Al Sharpton Visits Mississippi Boulevard Christian Church

Memphis, TENN. (localmemphis.com) -
National Civil Rights Icon Al Sharpton was in the Bluff City Sunday.  He was in Memphis to preach at a local church.  But, he also took the opportunity to discuss politics coming off the heels of President Trump asking a black journalist to contact members of the Congressional Black Caucus to set up a meeting between the President and the Caucus.  Here's what Sharpton had to say about politics, African-American leaders and Memphis.
 
Songs of praise were heard throughout Mississippi Boulevard Christian Church Sunday as the church celebrated 'Heritage Sunday' to honor African-American leaders.
 
"Some always suspect I come to march on somebody or picket or something.  And, I said I'm going to preach at one of the churches there," said Civil Rights Activist Al Sharpton.
 
Civil Rights Activist Al Sharpton was the guest speaker for the event, and he had a lot to say.
 
 
"I've been to Memphis many times and when I think of Memphis, I don't think of Graceland, I think of the Civil Rights Museum and the Lorraine Motel," said Sharpton.
 
Sharpton says it's important to celebrate Black leaders and their accomplishments.  And, Sharpton told the congregation with today's political climate it's especially important now.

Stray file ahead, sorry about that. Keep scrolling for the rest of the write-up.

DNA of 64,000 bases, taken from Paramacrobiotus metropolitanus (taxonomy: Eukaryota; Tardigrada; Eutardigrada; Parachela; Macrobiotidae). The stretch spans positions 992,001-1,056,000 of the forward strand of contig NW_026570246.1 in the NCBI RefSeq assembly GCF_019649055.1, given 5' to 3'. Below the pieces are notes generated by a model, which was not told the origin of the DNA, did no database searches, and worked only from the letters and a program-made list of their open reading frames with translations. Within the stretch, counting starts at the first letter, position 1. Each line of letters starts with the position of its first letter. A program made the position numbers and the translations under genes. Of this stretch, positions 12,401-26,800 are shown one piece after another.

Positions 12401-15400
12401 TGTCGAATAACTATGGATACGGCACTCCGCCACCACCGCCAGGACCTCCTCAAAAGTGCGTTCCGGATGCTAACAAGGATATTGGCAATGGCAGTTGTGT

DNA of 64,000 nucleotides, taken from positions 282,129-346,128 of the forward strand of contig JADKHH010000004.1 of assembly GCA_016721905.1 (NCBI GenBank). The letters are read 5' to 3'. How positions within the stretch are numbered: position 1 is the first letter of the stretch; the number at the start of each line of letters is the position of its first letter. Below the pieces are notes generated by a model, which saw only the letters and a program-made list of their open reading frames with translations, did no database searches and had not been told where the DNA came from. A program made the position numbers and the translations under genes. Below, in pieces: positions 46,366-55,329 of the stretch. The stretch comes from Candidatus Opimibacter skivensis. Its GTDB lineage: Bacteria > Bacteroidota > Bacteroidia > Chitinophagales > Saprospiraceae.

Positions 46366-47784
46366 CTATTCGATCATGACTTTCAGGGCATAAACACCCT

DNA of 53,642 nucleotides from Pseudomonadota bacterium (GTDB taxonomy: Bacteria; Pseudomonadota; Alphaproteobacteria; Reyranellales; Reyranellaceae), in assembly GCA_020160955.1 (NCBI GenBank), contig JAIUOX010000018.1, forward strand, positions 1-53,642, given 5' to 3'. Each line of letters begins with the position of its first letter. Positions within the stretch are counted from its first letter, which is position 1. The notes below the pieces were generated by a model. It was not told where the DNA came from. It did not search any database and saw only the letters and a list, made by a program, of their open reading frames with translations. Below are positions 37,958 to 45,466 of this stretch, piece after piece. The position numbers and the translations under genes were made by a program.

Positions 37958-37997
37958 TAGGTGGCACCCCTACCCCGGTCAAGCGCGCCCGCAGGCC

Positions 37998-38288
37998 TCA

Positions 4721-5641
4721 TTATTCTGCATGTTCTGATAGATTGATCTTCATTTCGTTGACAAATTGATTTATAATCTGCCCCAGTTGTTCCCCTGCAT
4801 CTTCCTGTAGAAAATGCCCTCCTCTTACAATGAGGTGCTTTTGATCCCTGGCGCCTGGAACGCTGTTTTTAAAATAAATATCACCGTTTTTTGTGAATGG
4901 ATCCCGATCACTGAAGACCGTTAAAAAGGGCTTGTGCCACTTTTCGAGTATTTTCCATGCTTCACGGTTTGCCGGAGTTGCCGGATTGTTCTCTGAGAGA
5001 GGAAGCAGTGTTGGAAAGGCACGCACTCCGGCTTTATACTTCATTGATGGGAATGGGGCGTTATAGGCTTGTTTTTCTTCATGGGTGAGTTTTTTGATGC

"A lot of you that thought everything was cool ... Hurricane Trump has come," said Sharpton.
 
During part of his time in the pulpit, Sharpton talked about the presidency -- even saying he had heard from President Trump after being sworn in.
 
 
"He called me after the election.  I told him that I was not willing to meet other than if all civil rights leaders were brought in," Sharpton said.  "I'm not interested in a red carpet kind of photo op for him."
 
Sharpton also used his time to encourage young African-Americans.
 
 
"We never had a back-wind.  We always had a headwind.  We always had to fly against adversity.  We always had to fight.  We always had to struggle ... Some of ya'll get easily rattled because some of ya'll forget where we come from and how we got here," said Sharpton. "Don't you ever forget some unlettered, illiterate grandma laid down in the gutter in Birmingham and Selma and sponsored you."
 
And, Sharpton left the congregation with this.
 
 
"Maybe GOD let Trump win to wake some of you up," Sharpton said. "And, I don't know about you, but my blessings can't be 'trumped'.'
 
We reached out to the White House's media affairs department through email and a telephone call in reference to the telephone conversation Reverend Sharpton said he had with the President.  As of air time, we had not gotten a response.
 
 

 


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